Fernando Llano, Associated Press
CARACAS, Venezuela — Liliana Carias used to hope President Hugo Chavez would change her life. Not anymore.
She's been living for years in a dirt-floor shack without running water, and after voting for Chavez in the last three presidential elections, the single mother of four said she's tired of waiting for help.
She was among thousands of people who cheered for the president's rival recently in the serpentine streets of Caracas' Petare slum, which used to be a bastion of support for Chavez. She held out a handwritten letter addressed to "My future President Henrique Capriles," the opposition challenger, writing that her salary as a supermarket cashier was no longer enough to support her family and she was worried her landlord would evict them.
"We need change," Carias said as the drum-beating caravan paraded by. "I thought it would come with Chavez but I'm very disappointed. He promised us everything but nothing changed. I still don't have running water, sewer or electricity."
From single mothers to construction workers, some Chavez supporters have been turning away from the president to consider new leadership. They've become key to the Oct. 7 presidential vote and Capriles' strategy.
Surveys don't indicate exactly which "Chavistas" are becoming "Caprilistas," but the group appears to include working-class and lower-middle-class Venezuelans. Polls also reveal weariness over a growing yet troubled economy, 18 percent inflation and one of the world's highest murder rates.
Despite billions of dollars in government spending on social programs, solutions to problems such as the country's severe housing shortage have been elusive. Slums have grown during Chavez's presidency, and the government's construction of new housing projects hasn't kept up with the legions of poor people like Carias who have applied for apartments and ended up waiting for years.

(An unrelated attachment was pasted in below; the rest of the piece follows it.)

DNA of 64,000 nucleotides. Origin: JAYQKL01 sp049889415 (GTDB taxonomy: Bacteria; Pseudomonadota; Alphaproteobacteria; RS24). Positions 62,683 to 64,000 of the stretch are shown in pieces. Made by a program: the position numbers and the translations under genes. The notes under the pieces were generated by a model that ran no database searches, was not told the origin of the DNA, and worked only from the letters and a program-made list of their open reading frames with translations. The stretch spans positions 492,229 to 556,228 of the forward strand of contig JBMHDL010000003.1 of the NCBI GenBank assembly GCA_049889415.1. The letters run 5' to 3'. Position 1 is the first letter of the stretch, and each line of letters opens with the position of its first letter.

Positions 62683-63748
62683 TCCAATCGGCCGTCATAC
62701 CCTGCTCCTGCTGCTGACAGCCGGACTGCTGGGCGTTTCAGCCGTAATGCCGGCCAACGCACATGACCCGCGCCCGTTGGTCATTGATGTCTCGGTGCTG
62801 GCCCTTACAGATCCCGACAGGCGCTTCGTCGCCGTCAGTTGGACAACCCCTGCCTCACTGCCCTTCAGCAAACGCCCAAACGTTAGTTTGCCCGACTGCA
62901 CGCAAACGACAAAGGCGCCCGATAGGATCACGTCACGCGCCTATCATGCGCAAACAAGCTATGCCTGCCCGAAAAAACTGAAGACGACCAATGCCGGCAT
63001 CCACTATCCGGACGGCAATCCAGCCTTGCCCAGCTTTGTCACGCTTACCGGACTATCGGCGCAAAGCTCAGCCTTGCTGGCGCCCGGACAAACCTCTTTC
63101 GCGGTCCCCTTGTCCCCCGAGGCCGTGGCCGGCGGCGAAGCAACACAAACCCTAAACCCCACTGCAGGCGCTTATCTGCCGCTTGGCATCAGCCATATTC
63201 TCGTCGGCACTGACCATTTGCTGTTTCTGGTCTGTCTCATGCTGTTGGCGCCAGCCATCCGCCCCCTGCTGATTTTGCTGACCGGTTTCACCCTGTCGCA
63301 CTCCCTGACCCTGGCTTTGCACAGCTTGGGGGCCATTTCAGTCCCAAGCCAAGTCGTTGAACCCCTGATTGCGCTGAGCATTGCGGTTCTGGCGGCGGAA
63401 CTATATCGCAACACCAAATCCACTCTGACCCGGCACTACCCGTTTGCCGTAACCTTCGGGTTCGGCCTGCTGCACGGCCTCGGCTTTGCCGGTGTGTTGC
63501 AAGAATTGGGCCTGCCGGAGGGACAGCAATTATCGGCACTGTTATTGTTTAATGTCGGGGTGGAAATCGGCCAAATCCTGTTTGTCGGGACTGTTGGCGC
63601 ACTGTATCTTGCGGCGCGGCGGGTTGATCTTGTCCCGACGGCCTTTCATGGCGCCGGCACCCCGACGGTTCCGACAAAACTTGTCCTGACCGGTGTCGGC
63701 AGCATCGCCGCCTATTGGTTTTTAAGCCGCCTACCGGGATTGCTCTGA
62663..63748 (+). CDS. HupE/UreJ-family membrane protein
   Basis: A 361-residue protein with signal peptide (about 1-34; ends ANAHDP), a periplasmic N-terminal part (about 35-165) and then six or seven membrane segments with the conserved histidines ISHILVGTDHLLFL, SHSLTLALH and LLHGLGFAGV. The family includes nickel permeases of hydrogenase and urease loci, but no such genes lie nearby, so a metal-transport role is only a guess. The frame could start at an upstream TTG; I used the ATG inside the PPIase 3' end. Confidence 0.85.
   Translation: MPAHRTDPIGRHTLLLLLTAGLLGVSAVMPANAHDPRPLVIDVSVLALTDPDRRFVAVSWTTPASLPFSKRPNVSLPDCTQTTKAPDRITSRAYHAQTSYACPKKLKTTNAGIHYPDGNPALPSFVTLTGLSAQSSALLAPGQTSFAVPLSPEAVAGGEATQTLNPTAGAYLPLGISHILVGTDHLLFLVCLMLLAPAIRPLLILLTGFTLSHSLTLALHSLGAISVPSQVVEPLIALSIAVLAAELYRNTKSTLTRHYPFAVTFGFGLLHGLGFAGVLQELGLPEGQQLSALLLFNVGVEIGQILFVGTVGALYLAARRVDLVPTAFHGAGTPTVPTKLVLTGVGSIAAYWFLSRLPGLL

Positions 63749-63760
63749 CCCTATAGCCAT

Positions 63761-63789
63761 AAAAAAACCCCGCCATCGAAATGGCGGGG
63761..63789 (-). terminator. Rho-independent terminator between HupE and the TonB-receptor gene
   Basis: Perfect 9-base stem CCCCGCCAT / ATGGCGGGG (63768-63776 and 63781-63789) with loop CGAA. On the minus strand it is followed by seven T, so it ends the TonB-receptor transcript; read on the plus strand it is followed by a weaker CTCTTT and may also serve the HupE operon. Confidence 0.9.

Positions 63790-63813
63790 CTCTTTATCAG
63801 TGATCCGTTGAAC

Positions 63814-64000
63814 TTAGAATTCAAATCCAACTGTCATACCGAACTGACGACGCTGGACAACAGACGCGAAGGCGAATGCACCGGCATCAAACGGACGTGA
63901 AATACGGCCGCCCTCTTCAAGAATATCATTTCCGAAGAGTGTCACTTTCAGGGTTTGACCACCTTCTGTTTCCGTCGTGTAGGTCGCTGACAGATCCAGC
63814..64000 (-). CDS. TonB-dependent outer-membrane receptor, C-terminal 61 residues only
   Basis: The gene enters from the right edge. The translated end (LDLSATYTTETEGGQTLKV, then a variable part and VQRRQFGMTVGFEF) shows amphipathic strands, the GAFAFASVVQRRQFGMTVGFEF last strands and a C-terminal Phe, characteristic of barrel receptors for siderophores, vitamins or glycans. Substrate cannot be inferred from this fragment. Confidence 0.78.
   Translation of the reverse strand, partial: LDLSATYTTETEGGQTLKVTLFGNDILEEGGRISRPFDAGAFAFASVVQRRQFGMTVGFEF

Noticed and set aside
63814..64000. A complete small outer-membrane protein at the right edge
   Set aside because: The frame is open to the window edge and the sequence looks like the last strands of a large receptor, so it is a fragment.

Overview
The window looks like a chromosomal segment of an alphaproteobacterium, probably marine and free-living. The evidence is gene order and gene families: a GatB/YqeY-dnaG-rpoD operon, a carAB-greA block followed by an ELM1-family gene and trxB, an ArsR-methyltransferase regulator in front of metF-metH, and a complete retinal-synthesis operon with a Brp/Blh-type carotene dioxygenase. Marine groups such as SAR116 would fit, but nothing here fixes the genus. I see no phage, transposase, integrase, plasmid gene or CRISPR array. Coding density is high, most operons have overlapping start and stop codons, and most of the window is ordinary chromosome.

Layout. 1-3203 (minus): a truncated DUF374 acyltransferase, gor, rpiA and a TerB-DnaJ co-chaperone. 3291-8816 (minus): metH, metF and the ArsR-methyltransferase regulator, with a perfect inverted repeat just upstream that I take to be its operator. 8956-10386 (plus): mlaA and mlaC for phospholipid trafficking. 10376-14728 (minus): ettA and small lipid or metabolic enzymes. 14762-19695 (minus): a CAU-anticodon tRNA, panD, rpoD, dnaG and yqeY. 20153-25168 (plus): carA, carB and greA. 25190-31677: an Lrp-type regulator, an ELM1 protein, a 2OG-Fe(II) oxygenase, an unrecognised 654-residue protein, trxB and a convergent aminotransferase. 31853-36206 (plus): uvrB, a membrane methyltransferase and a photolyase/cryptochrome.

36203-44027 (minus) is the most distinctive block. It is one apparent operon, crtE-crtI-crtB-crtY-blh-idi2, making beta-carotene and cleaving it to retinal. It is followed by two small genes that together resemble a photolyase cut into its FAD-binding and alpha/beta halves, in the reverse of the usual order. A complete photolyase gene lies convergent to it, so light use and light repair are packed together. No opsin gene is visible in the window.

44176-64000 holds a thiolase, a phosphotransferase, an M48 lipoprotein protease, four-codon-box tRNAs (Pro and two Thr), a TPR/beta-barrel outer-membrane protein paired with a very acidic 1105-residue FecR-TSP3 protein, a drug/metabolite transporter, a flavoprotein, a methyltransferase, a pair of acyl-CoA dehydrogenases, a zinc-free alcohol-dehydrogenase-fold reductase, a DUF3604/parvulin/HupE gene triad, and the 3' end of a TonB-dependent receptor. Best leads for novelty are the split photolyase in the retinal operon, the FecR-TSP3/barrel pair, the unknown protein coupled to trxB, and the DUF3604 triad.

Now Chavez is spending heavily building apartments and paying out more benefits to poor families. But some in the working class still complain that they're being bypassed and have lost faith in the government's promises.
Chavez held a 10-point lead over Capriles in a survey released this week by the Venezuelan polling firm Datanalisis. But the 49 percent who said they intend to vote for Chavez was dramatically lower than the 63 percent who re-elected him in 2006. The latest poll said 11 percent of those interviewed didn't reveal a preference.
Analysts say a strong turnout by disenchanted ex-Chavistas could help tip the balance in favor of the challenger.
"The votes of those who have changed sides are key in this race because without them, it would be impossible for Capriles to win," said Luis Vicente Leon, president of Datanalisis.
Chavez first won the presidency in 1998 with promises to sweep away corrupt, entrenched political parties and help the poor in this oil-rich country.
That message helped the soldier-turned-politician win political dominance throughout the 2000s as the economy boomed along with oil earnings. Chavez has remained popular in part thanks to social programs including state-run grocery stores, medical clinics staffed by Cuban doctors and cash benefits for poor families.
Government figures show the number of Venezuelans living in poverty decreased most markedly between 2004 and 2007, and then in the following years budged little, giving the opposition room to score some election victories. In the 2010 congressional elections, for instance, the government held on to a majority of seats but the popular vote was almost evenly split between the pro- and anti-Chavez camps.
Chavez's popularity slipped as the economy stalled, though it still hovered around 50 percent or higher during much of the past year. In that time, he's waged a protracted fight against cancer and had to square off against the opposition's first ever unity candidate.
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